It was close enough to April 1st when I opened this box– so I figured maybe it was an April Fool’s Joke. Maybe it was for a movie promotion. But no, it really is a box (or really a canister) of rocks. The product name is Stonees from a company named Zabazoo. It comes with 50 Canadian rocks (smaller than a walnut in squarish and triangularish shapes) that have been painted. I’m all for open-ended play–but this really seems to push the envelope. Are they green because they’re rocks? Does the paint negate their greenishness? Pet Rocks revisited? Thoughts? Comments?
LEGO kits were one of the few toys I really did play with as a kid. My mother will tell you that I spent most of my time figuring out new ways to put them away…a little puzzle unto itself. Not as creative an exercise as one would hope for–but still, it was challenging. And perhaps because I had older brothers there was nothing unusual about the fact that I played with LEGOs. When I look back on it, I realize that most of my other friends who were girls did not do a lot of construction sets.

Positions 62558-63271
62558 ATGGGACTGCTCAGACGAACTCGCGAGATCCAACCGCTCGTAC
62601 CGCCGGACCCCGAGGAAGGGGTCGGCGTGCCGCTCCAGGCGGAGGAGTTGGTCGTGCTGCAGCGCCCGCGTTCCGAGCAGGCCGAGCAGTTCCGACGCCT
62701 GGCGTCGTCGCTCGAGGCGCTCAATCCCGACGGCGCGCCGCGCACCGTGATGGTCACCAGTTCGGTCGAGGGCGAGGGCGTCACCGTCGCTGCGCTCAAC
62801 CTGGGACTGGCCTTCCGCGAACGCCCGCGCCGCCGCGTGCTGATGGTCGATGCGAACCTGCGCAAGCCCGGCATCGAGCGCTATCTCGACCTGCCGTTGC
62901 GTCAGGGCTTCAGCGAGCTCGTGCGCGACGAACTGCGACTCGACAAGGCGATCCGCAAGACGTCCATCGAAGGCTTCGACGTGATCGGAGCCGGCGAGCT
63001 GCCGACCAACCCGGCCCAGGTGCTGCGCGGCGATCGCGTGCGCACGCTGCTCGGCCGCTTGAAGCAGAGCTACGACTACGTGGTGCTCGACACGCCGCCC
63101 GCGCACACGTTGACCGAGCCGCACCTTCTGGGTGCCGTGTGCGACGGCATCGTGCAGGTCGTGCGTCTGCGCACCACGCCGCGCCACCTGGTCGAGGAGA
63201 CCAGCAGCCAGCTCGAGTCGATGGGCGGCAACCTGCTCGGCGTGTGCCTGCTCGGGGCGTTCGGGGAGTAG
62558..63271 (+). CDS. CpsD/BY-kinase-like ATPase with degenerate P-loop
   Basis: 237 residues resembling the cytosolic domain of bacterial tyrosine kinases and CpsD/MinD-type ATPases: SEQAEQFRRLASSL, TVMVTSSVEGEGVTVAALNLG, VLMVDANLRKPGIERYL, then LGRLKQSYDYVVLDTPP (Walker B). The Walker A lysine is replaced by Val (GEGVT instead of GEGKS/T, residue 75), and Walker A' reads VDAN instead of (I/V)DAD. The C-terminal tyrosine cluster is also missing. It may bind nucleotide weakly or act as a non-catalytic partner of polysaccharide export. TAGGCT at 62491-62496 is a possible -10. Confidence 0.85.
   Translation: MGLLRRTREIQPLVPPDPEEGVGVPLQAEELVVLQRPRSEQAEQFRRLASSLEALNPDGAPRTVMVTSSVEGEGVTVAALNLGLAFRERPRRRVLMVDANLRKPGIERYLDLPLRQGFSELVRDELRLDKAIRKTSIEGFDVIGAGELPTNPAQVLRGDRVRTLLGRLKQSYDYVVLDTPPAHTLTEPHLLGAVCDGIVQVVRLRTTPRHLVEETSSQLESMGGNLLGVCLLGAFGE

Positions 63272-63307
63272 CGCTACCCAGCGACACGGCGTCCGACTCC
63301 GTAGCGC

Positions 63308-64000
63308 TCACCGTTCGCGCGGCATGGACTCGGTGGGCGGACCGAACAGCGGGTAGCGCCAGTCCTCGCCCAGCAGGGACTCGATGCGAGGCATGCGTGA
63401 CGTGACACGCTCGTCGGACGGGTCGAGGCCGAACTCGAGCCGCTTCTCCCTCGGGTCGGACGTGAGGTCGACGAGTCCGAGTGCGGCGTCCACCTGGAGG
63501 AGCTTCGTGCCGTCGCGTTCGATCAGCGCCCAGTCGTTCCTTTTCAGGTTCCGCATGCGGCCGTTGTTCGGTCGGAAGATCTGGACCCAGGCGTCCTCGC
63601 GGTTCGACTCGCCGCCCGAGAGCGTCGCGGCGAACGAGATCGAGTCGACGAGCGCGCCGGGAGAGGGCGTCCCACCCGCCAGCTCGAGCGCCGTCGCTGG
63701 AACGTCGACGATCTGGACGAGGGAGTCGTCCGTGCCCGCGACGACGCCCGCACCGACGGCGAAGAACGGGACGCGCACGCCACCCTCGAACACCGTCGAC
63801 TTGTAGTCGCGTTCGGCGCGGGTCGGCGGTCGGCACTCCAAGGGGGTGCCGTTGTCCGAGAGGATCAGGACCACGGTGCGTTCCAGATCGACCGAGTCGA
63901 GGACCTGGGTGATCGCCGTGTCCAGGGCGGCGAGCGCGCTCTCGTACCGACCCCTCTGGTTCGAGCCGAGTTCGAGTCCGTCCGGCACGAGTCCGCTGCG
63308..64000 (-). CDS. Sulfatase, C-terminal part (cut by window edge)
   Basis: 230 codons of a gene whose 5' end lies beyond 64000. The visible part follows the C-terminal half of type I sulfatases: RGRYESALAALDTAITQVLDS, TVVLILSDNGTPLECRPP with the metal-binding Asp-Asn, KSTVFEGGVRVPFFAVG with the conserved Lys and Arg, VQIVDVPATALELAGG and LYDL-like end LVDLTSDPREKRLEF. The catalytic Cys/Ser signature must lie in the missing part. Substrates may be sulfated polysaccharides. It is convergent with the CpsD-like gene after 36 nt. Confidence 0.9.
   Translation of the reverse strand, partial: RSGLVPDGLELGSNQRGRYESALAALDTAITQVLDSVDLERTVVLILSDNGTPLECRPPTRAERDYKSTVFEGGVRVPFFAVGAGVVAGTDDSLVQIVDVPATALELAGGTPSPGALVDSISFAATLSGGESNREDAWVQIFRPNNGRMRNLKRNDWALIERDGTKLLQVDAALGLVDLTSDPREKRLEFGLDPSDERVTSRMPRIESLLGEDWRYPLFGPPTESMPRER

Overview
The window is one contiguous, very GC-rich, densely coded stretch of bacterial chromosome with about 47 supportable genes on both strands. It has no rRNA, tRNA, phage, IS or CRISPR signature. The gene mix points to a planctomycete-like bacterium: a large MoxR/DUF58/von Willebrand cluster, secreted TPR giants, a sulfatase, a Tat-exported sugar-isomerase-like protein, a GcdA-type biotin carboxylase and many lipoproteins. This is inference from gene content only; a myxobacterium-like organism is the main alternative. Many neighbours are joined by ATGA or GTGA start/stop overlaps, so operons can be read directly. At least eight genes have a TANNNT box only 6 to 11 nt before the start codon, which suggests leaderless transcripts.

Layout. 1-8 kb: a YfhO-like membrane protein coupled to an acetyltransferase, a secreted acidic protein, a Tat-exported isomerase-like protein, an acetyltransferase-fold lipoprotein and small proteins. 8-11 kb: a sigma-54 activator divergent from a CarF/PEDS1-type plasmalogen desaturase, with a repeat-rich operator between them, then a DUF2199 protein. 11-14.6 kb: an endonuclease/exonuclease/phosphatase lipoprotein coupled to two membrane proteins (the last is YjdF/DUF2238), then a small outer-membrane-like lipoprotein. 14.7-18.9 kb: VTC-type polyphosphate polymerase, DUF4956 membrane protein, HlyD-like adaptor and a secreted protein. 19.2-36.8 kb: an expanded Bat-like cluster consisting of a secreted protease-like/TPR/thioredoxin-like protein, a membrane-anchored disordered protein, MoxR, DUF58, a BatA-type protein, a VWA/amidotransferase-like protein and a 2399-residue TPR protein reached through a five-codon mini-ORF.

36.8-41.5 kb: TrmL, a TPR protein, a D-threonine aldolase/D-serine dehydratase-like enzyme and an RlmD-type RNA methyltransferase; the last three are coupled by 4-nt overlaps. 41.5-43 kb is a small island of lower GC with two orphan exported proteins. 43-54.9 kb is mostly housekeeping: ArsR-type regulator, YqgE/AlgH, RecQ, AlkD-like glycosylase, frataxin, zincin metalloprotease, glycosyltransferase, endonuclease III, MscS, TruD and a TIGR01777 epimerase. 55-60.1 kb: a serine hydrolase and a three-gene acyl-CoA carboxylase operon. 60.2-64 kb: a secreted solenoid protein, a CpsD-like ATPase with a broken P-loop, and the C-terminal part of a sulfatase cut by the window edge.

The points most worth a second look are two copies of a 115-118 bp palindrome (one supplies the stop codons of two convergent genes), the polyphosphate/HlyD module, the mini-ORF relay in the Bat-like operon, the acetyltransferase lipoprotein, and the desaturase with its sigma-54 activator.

So when we started the toyportfolio I was particularly looking forward to trying out my LEGO skills once again. I have to tell you, it’s still a lot of fun. I’m not sure how I feel about the new pre-sorted bags that make the “oh man, where is that one little piece” search a thing of the past.
The first batch of new LEGO kits just arrived. A happy day around here – vehicles, city stations and Duplo sets for beginners.
But there is also a new tub of PINK LEGO bricks…oh my. The label on the front has two seemingly female figures (they have long “blockish” hair), a pink vehicle, and a small structure with a white picket fence. There are also instructions for making a horse (of course).
In the early 90s, pink building blocks were a big thing (not at LEGO) but at their competitors at the time. I found the themes most upsetting (a stable, a house and a mall). Why were girls not being inspired to build skyscrapers, arenas? The whole gender agenda lead to our Gender Free toy list that we put together every year.